Ggantija Temples in Xaghra gets a new weather station

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Ggantija Temples in Xaghra gets a new weather stationA state-of-the-art Environmental Monitoring Station has been installed at Ggantija Temples in Xaghra, Gozo, thanks to funds donated by the Vodafone Malta Foundation. The Foundation said that this equipment will enable specialists to monitor the temples’ exposure to the environmental elements, and gauge the toll that climate takes on the open-air sites such as erosion levels affecting the prehistoric structure.

Nicoline Sagona, Heritage Malta Manager for Gozo, explained that the new weather station at Ggantija is equipped to measure temperature, relative humidity, barometric pressure, solar radiation, rainfall, wind speed and direction. This information, which will be collected regularly over a long period of time, will help conservators and curators take more informed decisions in favour of the preservation of Ggantija and of other historic monuments.

Environmental data provides a better understanding of the environment in which a site stands, and the conservation treatment needed. All this is aimed to prolong a monument’s lifetime, which has to be addressed according to patterns which emerge from such data.

Gemma Mifsud Bonnici, Chairperson of the Vodafone Malta Foundation, reiterated the Foundation’s commitment towards social and cultural investments which help preserve, protect and promote Malta’s history and heritage for the present and future enjoyment both of the Maltese people and of foreign visitors to Malta and Gozo.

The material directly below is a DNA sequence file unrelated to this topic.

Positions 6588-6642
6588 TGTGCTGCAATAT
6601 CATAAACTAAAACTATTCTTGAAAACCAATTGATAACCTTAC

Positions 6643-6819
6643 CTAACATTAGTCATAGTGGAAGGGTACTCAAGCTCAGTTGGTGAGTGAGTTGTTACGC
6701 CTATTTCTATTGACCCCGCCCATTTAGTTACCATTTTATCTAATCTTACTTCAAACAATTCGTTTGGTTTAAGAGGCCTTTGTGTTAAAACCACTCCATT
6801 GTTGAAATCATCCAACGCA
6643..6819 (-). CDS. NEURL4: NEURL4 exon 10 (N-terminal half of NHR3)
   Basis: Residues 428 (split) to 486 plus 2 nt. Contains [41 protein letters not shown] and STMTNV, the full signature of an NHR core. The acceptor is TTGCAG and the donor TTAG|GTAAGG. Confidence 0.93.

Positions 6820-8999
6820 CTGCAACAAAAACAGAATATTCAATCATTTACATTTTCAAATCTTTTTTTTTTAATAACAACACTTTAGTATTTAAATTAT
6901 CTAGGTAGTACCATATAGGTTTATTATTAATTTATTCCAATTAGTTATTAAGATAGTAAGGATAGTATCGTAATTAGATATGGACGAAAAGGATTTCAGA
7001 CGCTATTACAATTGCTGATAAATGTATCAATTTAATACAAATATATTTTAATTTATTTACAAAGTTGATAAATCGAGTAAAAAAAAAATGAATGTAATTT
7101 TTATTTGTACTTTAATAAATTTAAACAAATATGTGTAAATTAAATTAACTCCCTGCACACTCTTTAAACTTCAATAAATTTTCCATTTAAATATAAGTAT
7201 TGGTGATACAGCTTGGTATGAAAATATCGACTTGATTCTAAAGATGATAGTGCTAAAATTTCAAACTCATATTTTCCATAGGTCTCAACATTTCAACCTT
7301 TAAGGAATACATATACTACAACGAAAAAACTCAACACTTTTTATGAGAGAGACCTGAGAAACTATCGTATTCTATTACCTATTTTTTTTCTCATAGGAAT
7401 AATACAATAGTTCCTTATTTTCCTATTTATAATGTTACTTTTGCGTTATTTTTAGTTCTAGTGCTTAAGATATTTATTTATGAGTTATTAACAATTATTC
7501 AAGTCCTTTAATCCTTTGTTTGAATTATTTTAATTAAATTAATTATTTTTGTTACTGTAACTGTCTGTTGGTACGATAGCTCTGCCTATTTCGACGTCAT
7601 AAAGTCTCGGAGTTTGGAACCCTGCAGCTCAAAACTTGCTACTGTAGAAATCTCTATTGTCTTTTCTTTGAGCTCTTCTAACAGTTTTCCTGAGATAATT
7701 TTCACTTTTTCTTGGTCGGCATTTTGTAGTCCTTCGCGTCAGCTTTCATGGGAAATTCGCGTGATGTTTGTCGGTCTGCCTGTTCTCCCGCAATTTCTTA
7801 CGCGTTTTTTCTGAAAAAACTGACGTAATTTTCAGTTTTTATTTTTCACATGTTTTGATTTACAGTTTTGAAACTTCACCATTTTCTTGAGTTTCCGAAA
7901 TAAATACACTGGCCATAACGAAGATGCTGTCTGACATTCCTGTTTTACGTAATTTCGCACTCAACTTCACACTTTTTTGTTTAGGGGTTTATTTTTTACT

This is the first time that environmental data is being collected at the Ggantija Temples. Similar weather stations are installed at the Hagar Qim and Mnajdra temple complex, and at Tarxien Temples. Data collected through these systems has helped in decision-making processes related to the preservation of the temples, including the installation of protective shelters at Hagar Qim and Mnajdra.

The Vodafone Malta Foundation has also donated funds towards the production of an interactive DVD and two touch screen computers to improve the accessibility of the Ggantija site. The DVD, which is at the final stages of production, is a virtual tour of Ggantija – a digitised version of the site with impressive 360 degrees photography, informative text and voice-overs. The DVD is played on the touch screens, helping users navigate the site virtually, and giving visitors an enhanced museum experience. The virtual tour will be available in Maltese, English, French, Italian, Spanish and German.

The Ggantija Temples are one of the most important archaeological sites in Malta and their listing on the UNESCO World Heritage List makes them of universal significance. The Temples give priceless evidence of an advanced prehistoric civilisation flourishing on the Islands around 5,000 years ago. The Ggantija Temples date back to between 3600 BC and 3000 BC and consist of two megalithic temples surrounded by a massive common boundary wall. The name of the complex is derived from the Maltese word ggant meaning giant.

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